The sparrow, which is on the national endangered list, had flown [through an open window] into an exposition centre on Monday in the northern city of Leeuwarden. After knocking over the dominoes, it was chased into a corner and shot by an exterminator with an air rifle.

    but wait there is more...

    'Domino sparrow' becomes a porn star

    Hackers placed very explicit porn on a Dutch website created to commemorate the "Domino D-Day sparrow", it was reported on Thursday.

    The Dutch-language site (www.dodemus.nl) had recorded 53,982 hits by noon on Thursday. The porn was removed some time earlier.

    The site was set up earlier this week following the news that a common sparrow — a protected species in the Netherlands — was shot dead with an air gun on Monday.

    Cox Using Wardriving To Shut Down Customers?

    Interesting thread on netstumbler.org -
    I just got off the phone with a good friend of mine in the mobile IT business. He had a client today who had their account suspended without notification, after a call to Cox support he was told that the customer's account was disabled because of an 'open wireless access point.' After some further questions he found out that now have vans driving around in various customer areas throughout Orange County and San Diego.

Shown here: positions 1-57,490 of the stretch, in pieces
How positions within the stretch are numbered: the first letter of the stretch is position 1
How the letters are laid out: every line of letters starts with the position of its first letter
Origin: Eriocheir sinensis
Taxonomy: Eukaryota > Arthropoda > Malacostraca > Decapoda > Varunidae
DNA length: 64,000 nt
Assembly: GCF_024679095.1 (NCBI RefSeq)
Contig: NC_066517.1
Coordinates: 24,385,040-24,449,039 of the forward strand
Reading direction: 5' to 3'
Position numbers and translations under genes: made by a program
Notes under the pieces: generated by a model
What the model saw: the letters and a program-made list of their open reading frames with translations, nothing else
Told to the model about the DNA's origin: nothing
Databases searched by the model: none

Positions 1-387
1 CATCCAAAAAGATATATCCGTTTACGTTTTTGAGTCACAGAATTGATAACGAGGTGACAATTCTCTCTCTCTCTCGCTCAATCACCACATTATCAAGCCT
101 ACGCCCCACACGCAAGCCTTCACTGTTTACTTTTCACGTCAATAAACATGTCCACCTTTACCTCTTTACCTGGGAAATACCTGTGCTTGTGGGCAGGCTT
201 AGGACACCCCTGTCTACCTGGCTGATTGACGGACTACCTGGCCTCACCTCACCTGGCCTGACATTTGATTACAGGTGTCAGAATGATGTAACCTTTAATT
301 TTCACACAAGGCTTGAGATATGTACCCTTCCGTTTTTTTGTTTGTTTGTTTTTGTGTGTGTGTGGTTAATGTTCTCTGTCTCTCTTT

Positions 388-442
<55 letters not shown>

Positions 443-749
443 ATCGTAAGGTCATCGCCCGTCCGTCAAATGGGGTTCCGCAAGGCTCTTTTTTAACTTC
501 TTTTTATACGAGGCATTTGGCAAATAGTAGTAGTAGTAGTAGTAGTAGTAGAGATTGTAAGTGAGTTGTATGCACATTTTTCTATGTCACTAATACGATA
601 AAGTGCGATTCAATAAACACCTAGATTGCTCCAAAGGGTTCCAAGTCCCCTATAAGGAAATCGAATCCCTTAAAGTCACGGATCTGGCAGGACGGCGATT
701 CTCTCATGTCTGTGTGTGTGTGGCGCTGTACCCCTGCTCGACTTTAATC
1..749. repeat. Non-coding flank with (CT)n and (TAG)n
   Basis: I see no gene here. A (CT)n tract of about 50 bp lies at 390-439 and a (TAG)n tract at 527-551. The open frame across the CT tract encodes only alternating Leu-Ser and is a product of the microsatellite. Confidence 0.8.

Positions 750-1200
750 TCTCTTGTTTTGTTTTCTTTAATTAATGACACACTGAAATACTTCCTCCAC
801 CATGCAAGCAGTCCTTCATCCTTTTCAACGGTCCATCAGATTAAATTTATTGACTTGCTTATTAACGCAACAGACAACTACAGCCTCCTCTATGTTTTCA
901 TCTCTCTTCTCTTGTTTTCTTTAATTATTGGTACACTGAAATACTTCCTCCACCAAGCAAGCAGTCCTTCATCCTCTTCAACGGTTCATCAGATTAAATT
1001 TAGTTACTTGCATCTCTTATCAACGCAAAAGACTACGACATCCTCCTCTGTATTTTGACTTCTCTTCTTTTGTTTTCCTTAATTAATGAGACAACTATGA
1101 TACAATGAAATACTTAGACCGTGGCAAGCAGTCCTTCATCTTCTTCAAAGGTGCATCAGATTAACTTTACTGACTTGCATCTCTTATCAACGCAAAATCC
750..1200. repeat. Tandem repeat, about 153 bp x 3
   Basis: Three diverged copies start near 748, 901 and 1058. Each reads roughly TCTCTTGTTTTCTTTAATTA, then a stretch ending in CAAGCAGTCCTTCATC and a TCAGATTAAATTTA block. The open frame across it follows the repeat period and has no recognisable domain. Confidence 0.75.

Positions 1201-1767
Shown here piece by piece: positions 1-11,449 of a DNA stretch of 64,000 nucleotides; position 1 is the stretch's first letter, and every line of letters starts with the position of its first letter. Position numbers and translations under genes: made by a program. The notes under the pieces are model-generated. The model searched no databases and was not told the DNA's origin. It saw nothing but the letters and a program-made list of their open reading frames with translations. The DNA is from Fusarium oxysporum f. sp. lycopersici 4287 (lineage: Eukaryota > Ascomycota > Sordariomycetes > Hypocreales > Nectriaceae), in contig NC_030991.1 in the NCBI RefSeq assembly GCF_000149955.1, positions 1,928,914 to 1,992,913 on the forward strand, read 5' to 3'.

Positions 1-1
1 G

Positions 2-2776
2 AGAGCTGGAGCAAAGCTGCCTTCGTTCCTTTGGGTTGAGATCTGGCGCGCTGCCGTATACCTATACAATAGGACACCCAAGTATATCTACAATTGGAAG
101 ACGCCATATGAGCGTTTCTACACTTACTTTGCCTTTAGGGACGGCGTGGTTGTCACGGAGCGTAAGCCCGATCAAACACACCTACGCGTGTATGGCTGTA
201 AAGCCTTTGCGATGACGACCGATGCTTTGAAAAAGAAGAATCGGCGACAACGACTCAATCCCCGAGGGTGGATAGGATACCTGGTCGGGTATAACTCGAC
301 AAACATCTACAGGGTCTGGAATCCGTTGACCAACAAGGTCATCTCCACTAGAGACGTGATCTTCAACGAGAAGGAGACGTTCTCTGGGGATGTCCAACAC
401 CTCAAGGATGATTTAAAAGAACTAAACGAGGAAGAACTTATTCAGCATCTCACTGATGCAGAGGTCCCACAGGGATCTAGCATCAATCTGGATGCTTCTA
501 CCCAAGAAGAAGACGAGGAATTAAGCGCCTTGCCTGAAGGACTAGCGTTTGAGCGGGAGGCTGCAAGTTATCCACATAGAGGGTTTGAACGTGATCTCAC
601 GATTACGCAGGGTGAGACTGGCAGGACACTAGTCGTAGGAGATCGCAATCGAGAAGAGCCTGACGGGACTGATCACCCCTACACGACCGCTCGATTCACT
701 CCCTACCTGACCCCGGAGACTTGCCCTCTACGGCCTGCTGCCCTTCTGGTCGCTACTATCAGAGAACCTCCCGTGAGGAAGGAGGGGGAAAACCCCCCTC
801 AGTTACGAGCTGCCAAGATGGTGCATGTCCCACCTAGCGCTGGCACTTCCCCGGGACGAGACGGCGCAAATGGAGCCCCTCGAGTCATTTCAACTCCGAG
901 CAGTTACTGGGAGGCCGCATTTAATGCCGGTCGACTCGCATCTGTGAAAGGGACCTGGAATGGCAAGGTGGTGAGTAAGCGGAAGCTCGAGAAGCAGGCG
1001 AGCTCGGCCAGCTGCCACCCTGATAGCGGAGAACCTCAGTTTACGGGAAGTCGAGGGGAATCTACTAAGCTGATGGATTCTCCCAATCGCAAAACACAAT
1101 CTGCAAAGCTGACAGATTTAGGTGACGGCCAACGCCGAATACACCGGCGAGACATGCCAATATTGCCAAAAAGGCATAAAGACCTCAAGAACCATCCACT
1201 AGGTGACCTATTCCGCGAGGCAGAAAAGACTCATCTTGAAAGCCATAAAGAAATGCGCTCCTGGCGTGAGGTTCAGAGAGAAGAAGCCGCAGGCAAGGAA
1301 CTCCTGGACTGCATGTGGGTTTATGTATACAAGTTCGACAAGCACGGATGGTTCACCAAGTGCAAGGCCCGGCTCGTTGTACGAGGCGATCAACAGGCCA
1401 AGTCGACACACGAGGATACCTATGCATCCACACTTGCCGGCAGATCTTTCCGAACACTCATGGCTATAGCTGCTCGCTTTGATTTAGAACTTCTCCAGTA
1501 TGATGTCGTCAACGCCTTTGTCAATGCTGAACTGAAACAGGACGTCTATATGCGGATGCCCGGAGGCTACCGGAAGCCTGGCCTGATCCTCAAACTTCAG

Anyone else heard of this going on? What are the implications of this? Is Cox connecting to customer networks without their permission or just scanning to see for a AP without WEP? What are the chances of Cox turning off a customer that has an AP (without WEP) powered on but not connected to the net? What is the deal with not telling customers they have been turned off and still billing them?

    Wednesday, November 16, 2005

    ShmooCon - Registration Reminder

    The second annual ShmooCon will be January 13-15, in Washington, D.C., at the Marriott Wardman Park Hotel, just minutes from your choice of overly-curious 3-letter agencies. Save yourself money and a seat by registering early, please. Once ShmooCon is sold out, there is NO way to register.

    ShmooCon is a different breed of security convention.

    In a nutshell, over three days, there are three tracks:

    1. Break It! A track dedicated to the demonstration of techniques, software, and devices devised with only one purpose in mind--technology exploitation. You will bear witness to some of the most devious minds, source code, and gadgets on the planet that focus their energies on breaking the technology we mindless sheep keep on buying. Baaaaa.
    2. Build It! A track that showcases inventive software & hardware solutions--from distributed computing or stealth p2p networks to miniature form-factor community wireless network node hardware or robotics even. Let loose your inner geek, and feel free to gawk. With all the neat stuff, it's important to take notes--that way we all have evidence to shoot down some sleazeball patents 5 years from now.